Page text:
“There would be no one to live for her during those coming years; she would live for herself. There would be no powerful will bending hers . . . ‘Free! Body and soul free’ she kept whispering” (Meyer 2011, p.13). This passage is from the story of an hour by Kate Chopin. This passage is significant in building the story therefore important in plot development. This story by Kate Chopin is one of her most well-known short stories, partially due to its surprise conclusion. Here, Chopin walks through some of the subject for which she has turned out to be so celebrated.

Eveline

“She looked round the room, reviewing all its familiar objects which she had dusted once a week for so many years, wondering where on earth all the dust came from . . . She had consented to go away, to leave her home. Was that wise? She tried to weigh each side on the question” (Meyer 2011 p.302). This passage is from the story Eveline by the author James Joyce. This passage is also significant for the development of theme.It is also important for the development of the plot.

Hard times

“Now, what I want is, Facts. Teach these boys and girls nothing but Facts. Facts alone are wanted in life. Plant nothing else, and root out everything else”  ( Meyer 2011, p65). This quote is from the story Excerpt from Hard Times by Charles Dickens. The passage helps in plot development. This passage gives a brief overview of the theme of the story therefore relevant in plot development.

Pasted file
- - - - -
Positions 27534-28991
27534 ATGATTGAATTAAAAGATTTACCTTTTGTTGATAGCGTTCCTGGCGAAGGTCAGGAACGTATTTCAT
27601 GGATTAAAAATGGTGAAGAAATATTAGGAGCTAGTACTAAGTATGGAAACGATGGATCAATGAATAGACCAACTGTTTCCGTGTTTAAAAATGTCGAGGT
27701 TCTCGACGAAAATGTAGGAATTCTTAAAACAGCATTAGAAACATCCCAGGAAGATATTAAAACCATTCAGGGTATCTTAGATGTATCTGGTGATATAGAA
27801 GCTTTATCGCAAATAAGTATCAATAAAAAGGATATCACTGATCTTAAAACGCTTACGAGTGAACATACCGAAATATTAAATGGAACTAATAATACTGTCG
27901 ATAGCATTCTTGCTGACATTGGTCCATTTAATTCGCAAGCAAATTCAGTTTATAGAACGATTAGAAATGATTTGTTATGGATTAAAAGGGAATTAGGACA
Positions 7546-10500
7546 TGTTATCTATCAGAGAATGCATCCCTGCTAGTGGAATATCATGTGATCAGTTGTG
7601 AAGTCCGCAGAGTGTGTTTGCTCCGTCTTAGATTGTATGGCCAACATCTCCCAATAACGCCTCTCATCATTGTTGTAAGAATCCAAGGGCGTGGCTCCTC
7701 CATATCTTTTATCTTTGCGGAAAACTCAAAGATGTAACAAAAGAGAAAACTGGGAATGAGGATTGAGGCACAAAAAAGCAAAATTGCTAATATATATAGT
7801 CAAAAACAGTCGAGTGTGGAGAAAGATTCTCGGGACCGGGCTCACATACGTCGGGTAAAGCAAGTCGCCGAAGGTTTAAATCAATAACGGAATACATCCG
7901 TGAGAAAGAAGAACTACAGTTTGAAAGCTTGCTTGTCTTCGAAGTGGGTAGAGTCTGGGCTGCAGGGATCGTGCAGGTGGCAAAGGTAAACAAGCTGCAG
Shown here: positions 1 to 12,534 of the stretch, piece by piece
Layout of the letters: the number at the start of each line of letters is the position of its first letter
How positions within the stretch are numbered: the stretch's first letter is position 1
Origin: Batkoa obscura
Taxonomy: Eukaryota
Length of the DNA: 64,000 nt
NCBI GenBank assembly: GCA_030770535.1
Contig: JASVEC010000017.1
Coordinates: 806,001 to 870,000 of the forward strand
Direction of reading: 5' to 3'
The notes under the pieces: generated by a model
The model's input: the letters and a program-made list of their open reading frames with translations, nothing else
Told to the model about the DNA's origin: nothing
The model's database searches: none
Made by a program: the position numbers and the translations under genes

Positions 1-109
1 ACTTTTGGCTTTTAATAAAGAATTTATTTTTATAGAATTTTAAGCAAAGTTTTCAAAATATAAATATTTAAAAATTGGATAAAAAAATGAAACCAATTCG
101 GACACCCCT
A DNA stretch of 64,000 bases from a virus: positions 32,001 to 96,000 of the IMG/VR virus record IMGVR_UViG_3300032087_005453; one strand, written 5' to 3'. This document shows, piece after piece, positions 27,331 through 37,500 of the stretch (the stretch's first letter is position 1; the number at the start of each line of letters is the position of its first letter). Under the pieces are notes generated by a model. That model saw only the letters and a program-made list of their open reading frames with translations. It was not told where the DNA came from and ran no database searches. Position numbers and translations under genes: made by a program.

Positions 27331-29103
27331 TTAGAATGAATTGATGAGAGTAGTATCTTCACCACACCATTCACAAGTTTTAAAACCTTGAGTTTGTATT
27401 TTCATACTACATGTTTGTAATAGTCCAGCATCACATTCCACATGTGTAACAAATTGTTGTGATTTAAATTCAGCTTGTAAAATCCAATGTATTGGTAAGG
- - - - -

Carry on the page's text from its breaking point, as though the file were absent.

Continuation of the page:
Hard times is separated into three parts namely Sowing, Reaping and Garnering. In the course of these parts, we pursue the experiences of Thomas and Louisa Gradgrind.  The story deals with two chief foundations of human life: family and education. The two are revealed strongly linked to a critical analysis of their influence on learning and individual growth. The setting of this story further contributes to this theme. The author uses second person narration. This type of narration best brings out the theme and character trait development in this story.

In reaction to Mr. M'Choakumchild's query about whether a state with "fifty millions" of cash could be known as wealthy, Sissy replies that thought she couldn't be acquainted with whether it was a wealthy state or not, and whether she was in a booming position or not, unless she was acquainted with who had got the cash, and whether any of it was hers. Dickens utilizes Sissy's use of her individual intelligence to confront the irrationality of incorrectly visualized intellect.